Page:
Duluth mental health organizations and musicians team up for a cause
DULUTH, MN – The pandemic has had an obvious impact on people’s lives, like canceled plans, financial challenges, and fear of the future.
A less visible impact is the toll COVID has made on mental health.
Duluth Bethel executive director Dennis Cummings said getting back to normal is easier for some than for others.
âAs with typical recovering people, no matter how far you’ve come, the desire to come back and be a part of something special overwhelms you,â Cummings said.
Duluth Bethel wants people to know there is help available, so to spread the word they play a song.
âI’m a recovering person and I’ve been to places, and the transfer of feelings that happens with music and being around people is absolutely amazing,â Cummings said.
In partnership with DECC, Concert for Recovery features four local groups, food trucks and treatment information.
South of Superior band member Tom Berrigan said music and mental health go hand in hand.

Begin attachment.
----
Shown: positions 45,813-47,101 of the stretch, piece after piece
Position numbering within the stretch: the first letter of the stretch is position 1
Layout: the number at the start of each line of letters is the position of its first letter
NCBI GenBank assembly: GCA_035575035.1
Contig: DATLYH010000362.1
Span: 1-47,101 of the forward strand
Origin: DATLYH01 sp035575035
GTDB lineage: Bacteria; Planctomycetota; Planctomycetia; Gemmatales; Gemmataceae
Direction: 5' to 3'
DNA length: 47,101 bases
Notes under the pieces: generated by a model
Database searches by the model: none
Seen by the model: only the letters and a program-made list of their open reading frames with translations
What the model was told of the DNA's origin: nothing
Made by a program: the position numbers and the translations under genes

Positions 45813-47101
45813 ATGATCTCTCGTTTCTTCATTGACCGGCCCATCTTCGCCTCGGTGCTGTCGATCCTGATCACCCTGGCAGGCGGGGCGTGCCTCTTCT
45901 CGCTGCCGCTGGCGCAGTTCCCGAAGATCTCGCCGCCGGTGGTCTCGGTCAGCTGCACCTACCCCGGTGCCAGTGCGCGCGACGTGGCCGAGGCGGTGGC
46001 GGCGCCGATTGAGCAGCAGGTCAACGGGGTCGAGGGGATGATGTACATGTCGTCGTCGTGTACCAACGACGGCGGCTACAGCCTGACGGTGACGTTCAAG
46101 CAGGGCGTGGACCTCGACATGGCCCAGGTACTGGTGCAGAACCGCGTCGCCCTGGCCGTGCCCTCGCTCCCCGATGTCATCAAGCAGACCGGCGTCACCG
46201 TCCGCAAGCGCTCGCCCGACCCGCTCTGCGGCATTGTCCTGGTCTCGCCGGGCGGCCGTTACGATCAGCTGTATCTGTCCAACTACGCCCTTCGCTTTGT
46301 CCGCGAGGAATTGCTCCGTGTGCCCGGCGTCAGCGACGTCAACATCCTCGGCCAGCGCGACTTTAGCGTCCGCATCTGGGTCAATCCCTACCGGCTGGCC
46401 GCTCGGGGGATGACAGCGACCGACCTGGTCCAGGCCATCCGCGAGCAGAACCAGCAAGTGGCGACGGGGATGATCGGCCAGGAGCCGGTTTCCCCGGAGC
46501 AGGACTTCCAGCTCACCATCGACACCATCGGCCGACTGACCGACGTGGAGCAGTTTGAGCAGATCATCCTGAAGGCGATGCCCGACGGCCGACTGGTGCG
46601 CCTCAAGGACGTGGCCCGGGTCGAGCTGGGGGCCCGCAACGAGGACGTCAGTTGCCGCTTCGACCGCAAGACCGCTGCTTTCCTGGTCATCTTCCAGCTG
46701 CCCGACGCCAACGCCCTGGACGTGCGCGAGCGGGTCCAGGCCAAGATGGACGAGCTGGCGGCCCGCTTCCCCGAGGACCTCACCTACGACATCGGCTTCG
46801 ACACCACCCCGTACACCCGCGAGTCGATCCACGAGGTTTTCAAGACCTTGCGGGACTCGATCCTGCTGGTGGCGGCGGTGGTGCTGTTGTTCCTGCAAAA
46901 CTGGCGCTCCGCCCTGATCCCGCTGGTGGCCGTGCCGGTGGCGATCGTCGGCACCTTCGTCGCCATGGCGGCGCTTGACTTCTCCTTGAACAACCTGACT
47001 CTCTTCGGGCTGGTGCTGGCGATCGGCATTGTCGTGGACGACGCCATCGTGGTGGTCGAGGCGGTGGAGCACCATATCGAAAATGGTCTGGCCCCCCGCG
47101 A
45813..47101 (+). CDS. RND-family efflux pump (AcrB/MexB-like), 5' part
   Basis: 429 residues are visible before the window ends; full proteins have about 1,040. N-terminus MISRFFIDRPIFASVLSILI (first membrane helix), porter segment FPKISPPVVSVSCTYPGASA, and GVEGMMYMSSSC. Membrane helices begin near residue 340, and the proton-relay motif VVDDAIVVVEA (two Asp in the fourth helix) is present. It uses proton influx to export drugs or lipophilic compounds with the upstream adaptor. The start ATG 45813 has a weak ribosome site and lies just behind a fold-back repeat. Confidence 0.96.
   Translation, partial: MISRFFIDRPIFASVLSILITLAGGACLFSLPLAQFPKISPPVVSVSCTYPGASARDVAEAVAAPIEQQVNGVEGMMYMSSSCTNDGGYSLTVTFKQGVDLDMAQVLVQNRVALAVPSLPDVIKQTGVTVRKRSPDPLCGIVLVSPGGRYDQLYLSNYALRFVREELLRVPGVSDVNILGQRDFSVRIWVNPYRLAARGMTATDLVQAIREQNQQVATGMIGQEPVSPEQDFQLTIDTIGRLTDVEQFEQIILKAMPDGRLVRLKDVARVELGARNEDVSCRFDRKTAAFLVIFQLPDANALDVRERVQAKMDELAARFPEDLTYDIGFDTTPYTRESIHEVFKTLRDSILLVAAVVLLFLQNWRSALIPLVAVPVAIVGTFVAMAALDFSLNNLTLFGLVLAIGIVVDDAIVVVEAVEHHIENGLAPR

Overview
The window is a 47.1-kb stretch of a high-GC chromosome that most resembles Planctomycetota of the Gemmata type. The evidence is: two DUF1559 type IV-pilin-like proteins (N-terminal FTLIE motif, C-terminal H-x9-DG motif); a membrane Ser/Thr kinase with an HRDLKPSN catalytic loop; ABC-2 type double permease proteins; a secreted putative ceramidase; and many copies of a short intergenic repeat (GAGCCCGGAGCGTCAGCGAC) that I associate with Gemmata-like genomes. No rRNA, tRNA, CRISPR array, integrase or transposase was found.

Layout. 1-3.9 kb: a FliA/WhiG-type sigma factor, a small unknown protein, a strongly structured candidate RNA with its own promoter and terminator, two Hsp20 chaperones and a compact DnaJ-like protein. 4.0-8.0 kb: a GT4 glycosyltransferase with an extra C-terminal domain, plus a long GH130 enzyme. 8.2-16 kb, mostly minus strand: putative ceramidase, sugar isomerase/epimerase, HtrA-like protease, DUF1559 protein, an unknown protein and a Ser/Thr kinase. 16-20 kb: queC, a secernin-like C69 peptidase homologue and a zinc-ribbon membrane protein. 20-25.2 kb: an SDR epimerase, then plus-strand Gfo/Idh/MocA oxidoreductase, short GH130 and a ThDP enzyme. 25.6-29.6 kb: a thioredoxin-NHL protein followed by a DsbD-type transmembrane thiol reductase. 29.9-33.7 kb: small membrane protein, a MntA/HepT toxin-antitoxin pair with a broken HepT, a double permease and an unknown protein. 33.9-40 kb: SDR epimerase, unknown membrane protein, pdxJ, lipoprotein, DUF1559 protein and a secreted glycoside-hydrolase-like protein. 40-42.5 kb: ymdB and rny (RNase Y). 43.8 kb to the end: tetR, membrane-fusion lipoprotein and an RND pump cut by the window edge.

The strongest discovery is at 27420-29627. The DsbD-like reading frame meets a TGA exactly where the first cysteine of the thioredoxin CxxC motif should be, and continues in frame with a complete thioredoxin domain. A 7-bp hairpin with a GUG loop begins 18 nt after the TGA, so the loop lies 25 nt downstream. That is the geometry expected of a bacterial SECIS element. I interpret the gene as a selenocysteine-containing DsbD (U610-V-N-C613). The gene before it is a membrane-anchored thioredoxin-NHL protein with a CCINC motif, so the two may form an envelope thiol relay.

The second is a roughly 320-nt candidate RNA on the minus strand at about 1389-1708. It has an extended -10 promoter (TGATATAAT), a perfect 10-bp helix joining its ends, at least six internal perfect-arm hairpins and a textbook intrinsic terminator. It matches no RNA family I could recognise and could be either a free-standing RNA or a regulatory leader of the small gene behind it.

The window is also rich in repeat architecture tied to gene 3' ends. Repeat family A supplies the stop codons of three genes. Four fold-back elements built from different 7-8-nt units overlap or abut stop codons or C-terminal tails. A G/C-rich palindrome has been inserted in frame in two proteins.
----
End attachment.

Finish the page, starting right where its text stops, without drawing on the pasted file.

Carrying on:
“An opportunity like this is to help and hopefully let some musicians know if they’re having a hard time that they can go to places like Duluth Bethel and get the help they need.” , Berrigan said.
In two months, Harbor Drive behind the DECC will be transformed into a concert hall.
Event organizers hope more than 1,000 people will show up on September 25.
This concert for a cause also serves as a test run for the DECC.
DECC Executive Director Dan Hartman has said he hopes to close Harbor Drive permanently and make it an outdoor location.
âWe’re happy to be a part of that too, to support something that a lot of people in Duluth believe in, and we’re excited to be a part of it and launch this new, even more excited space,â says Hartman.
The organizers want to make the concert an annual tradition, so that they can help those in need for years to come.
“This event is all about recognizing those in recovery, their families and their support system,” said Cummings. “This is what it really is.”
The concert for the recovery is September 25.
Doors open at 3 p.m. and groups will play from 4 p.m. to 9 p.m.
Tickets cost $ 15.
All proceeds will go to addiction and mental health services.
If you would like to become a sponsor, seller or buy tickets for the event, click here.